We wake on another frigid morning and fall all over each other in our tiny cabin (I’m sure if you owned it, you’d call it ‘quaint’ or ‘charming’). I somehow succeed in showering even though the shower virtually stoops over the bed. We take off, and stop at a nearby gas station for breakfast. In buying another supply of Skyrr, we probably smash all tourist records for Skyrr purchases on a short vacation, but at least our son is eating something healthy.
We stop at Deildartunguhver, Europe’s biggest hot spring. It’s impressive and we stand close to the water and get soaked. Instead of taking the fast road back to Reykjavik, a hotel employee from Hraunsnef has convinced us to take the slow (bad) road back to get a taste of the interior.By now we’re less intimidated by these awful roads (or just plain stupid) and we make agonizingly slow progress. The scenery is not quite as magnificent as he has promised, but that’s mainly because we’ve seen so many incredible sights already. We do stop a few times but the freezing air goes right through us and each time we race back to the car. As we get further, we see signs posted that this road, or part of it, will be closed the following day for a motor rally, which gives me a combined sense of triumph and lunacy. When we get close to Pingvellir, the road improves at last, and our son gets the chance for one more session of climbing and exploring, at, you guessed it, some spot on the side of the road.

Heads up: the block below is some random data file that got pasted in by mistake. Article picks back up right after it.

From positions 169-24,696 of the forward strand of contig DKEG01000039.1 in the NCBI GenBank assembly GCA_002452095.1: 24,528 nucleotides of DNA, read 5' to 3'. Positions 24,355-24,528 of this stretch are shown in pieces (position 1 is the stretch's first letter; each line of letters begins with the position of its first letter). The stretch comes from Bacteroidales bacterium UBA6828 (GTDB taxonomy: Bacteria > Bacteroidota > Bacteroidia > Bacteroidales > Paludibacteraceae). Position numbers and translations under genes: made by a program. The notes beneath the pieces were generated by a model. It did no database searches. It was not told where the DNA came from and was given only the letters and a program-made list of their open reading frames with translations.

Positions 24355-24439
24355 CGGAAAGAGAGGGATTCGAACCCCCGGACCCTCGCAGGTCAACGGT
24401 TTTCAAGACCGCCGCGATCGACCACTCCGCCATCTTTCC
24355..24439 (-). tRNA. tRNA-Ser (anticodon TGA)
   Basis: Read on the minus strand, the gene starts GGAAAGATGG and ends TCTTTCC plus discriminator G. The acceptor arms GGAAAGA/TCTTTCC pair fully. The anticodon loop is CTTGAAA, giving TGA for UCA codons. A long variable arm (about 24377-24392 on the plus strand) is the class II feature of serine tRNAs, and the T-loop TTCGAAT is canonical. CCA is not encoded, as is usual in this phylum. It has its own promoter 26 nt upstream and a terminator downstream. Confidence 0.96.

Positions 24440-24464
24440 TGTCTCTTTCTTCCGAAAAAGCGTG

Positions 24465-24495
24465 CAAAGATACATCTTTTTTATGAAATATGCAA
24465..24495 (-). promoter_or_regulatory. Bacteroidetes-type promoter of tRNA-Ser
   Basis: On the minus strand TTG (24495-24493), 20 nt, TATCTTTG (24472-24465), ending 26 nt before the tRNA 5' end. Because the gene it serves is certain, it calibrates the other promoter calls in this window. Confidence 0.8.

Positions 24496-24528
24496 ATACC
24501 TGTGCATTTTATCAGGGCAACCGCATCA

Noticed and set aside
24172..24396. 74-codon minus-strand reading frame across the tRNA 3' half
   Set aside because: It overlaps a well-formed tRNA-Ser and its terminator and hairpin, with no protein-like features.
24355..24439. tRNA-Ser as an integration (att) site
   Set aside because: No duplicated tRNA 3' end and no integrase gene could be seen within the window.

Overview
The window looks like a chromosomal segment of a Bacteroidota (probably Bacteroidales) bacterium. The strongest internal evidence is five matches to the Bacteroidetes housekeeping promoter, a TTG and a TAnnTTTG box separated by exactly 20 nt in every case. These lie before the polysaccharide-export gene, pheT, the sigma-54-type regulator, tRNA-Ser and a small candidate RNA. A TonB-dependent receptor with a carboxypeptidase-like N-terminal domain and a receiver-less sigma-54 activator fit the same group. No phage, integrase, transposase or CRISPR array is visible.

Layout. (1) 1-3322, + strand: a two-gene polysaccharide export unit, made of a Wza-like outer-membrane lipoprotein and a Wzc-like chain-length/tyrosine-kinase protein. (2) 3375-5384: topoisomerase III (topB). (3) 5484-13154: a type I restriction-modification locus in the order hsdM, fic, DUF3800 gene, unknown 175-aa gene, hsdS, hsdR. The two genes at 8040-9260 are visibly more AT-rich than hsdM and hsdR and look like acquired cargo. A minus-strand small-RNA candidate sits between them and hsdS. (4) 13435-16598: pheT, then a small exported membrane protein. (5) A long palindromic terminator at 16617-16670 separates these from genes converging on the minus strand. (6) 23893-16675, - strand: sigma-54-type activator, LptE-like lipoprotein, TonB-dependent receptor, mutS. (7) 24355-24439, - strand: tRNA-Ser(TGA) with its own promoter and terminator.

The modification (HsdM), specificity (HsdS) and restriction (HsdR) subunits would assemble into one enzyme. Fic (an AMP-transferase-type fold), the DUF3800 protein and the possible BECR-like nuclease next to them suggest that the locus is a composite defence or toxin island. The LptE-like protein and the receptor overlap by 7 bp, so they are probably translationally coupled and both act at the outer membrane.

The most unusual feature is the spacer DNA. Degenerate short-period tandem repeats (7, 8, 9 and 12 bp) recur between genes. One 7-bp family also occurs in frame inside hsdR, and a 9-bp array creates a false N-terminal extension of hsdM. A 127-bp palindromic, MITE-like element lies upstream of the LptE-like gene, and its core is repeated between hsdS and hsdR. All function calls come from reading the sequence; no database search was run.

From there it’s a straight run through to Keflavik. We do a final, fun supermarket visit, stocking up with all sorts of tasty (or not) goods that seem a great idea at the time but which we know in our hearts will sit in some cupboard at home for months to come and then be thrown out. We drop the car – no problem – and the airport is as easy (and nice) as we expect. And so we head home after a wonderful trip, full of memorable sights and experiences, and probably more important, a great bonding time between the three of us.